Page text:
Home Gaming ‘PUBG’ Was the (Stale) Flavour of 2017. What’s Next?

‘PUBG’ Was the (Stale) Flavour of 2017. What’s Next?

written by Tyler January 8, 2018
pubg playerunknown battlegrounds action shot

Honestly, it’s almost laughable how over-saturation works in the gaming industry. Once upon a time, Skyrim was a massive commercial and critical success, brandishing open-world games as the future of how to make a buck as a developer. Now, left, right, and center, there are games that have no business being anything but linear, made into open world games. Even Nintendo thought to make a previously pseudo-linear experience like Zelda into an open-world crafting bonanza experience. Since it had the Nintendo stamp, it was successful regardless. It looks like this year, it’s PUBG (PlayerUnknown’s Battlegrounds) that’s taken the lead.

Here’s my experience. Last weekend, I played Legend of Zelda: Wind Waker for the first time ever. Yes, I know. However, this is after playing Breath of the Wild. Now I haven’t finished either game yet, but ask me which game I feel compelled to go back to? Yeah. It’s not the “go find where you need to go by revealing the map by climbing towers” game. For some reason, the Zelda series never felt like it fit true open-world, crafting, or even items with durability. It just made the experience lacking. Wind Waker was about as open-world as Ocarina of Time.

What Has the Trend Been?

Oh, stay with me. Yes, Ubisoft has stapled certain mechanics into open world games now (the aforementioned tower-climbing). However, what’s to say about the linear experiences long since forgotten? Bethesda is still cranking out single-player experiences like hotcakes: Prey, Wolfenstein, Dishonored, etc. All of these are wildly successful as linear (also sans-multiplayer) experiences. They’re not taking these games and pigeonholing them into a genre where they don’t belong.

View of radio tower from video game player's perspective

Here’s the hot take: The industry revolves. It goes in circles and will cycle. These past 5 years or so have been an open-world fiesta in the AAA space. Fallout, Zelda, Witcher 3, Horizon: Zero Dawn, Watch Dogs, Mad Max and all the Far Cry and Assassin’s Creed you can muster all contribute to an over-saturation of “genre-fication” that this industry holds dear. For some reason, even Adventure Time is getting an open world game. For a time, open world games were the big thing. Then, even MOBA’s came around due to one person creating a mod for an established game. Last I could remember, there were hundreds of indie titles attempting to claim fame as the be-all and end-all to the survival crafting genre, which ARK took hold of.

The ‘PUBG’ Effect

This past year, it was PUBG that’s taken hold of the reigns and steered the interest of shareholders across all companies to create battle royale as the next flavour of the month/year. Even new games are just coming out in beta attempting to rake in the battle royale cash. Yes, even Dying Light is getting a battle royale version. The fact that Epic has taken Fortnite and pivoted so hard that it left divots in the hardwood floors to cash in on the battle royale flavour just lends credence that some game developers are trying their best to piggyback off the next big thing. Or, what they call “innovative development”. You know, the thing that almost every PR team for game publishers will tell you that is their interest? Sorry, don’t tell me your company is all about innovation when you take a game that was made for a specific genre, and spend resources creating an entirely new game mode trying to ride the battle royale coat-tails. What are your original fans supposed to think?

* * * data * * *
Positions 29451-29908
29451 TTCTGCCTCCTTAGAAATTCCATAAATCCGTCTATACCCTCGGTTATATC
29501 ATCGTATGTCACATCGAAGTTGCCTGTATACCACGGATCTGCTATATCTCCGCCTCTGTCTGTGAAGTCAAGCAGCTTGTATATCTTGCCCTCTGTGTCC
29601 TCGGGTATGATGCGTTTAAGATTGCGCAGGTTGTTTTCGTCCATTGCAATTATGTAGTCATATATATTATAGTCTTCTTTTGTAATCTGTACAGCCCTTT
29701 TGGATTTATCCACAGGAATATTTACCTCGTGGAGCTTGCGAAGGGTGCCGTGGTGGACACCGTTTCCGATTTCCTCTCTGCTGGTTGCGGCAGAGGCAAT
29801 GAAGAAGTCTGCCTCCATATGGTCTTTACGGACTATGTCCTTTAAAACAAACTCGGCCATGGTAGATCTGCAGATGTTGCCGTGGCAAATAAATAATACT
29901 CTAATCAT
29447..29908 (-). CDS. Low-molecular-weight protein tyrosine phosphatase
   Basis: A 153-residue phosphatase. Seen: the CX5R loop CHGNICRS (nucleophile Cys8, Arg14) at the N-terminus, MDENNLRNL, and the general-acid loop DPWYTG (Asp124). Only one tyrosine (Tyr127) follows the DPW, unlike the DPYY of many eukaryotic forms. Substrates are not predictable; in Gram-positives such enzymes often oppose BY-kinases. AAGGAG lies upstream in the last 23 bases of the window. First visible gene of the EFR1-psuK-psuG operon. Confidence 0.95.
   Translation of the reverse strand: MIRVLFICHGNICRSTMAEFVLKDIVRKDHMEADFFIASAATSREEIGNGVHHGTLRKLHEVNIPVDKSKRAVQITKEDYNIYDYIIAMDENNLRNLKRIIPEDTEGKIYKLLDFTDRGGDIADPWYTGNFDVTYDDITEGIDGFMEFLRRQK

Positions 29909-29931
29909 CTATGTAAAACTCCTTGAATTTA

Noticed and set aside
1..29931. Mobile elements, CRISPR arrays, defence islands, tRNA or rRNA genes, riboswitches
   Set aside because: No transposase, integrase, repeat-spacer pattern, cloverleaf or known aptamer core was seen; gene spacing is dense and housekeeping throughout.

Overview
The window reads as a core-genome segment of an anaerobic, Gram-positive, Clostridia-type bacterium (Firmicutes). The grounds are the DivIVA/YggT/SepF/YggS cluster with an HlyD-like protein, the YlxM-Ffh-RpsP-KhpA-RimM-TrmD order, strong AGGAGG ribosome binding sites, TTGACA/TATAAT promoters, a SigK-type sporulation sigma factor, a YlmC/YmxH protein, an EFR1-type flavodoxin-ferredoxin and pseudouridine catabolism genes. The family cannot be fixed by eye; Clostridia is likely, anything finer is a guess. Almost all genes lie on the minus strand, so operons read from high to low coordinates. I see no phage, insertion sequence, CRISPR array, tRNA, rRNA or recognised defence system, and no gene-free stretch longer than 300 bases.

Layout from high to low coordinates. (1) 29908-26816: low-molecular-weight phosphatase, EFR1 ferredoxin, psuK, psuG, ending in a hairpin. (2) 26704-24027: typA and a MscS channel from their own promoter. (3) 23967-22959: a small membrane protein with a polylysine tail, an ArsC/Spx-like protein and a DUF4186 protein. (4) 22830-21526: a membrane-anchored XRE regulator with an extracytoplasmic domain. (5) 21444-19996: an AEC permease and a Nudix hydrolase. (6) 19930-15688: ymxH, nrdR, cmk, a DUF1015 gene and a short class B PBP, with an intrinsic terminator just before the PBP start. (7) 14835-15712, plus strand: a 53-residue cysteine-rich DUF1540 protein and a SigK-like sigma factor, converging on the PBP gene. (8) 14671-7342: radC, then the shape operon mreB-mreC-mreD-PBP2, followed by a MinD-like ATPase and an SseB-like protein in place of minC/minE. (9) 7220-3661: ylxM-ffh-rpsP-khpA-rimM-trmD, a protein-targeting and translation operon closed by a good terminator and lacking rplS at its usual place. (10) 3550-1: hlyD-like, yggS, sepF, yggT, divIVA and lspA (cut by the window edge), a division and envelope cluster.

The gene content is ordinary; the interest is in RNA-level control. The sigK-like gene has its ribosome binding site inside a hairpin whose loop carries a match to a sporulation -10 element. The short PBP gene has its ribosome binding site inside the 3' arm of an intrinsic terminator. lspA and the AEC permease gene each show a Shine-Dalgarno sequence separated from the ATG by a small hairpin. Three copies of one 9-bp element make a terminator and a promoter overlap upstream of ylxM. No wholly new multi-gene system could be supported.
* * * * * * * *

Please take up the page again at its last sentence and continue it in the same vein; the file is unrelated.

Multiplayer battle in Fortnite.

There’s a reason why you see a lot of amazingly talented AAA developers quit their high profile jobs at big companies to start their own indie studio. They perhaps see the lack of innovation and more of a churning of a machine to milk money (don’t get me started on loot boxes). One example is ex-Bioshock developers making a horror game. In Perception, you’re blind and have to navigate based on sound waves like a bat. A game driven by a unique mechanic like that probably wouldn’t be appealing to the AAA executives in the elevator.

What Comes Next?

My guess? The next 5 years you will see a new fascination with linear experiences, perhaps even truly narrative-driven. Why? AAA-game developers clamoring for whatever is currently trending has over-saturated the industry. Back in the day (yep, said it), game developers were battling with each other to see who could come up with the cooler idea or more creative mechanic. Nowadays, one developer comes up with an idea, and everyone jumps on it to capitalize off of one idea – just like PUBG. In some cases, it’s even one previous modder’s idea to make a buck.

Call it business sense; I call it disheartening. This industry arguably evolved into an art form. Now, it is seemingly turning into a capitalistic loot box-driven freak-fest where innovation and fun have waned and been ground-pounded into mincemeat. All that remains is the industry appearing so very black and white. One colour is AAA, driven by PR, loot boxes, and shoehorning games into genres where they don’t belong. The other is almost everyone else. Some call them indie, and some call them innovative. I prefer to call them the future of what will drive and push this wonderful industry that we all love forward. Hopefully, the next flavour of the year will be something innovative enough that other developers can’t just jump on.

Are you tired of open world games or the over-saturation of the PUBG style? Let us know in the comments!

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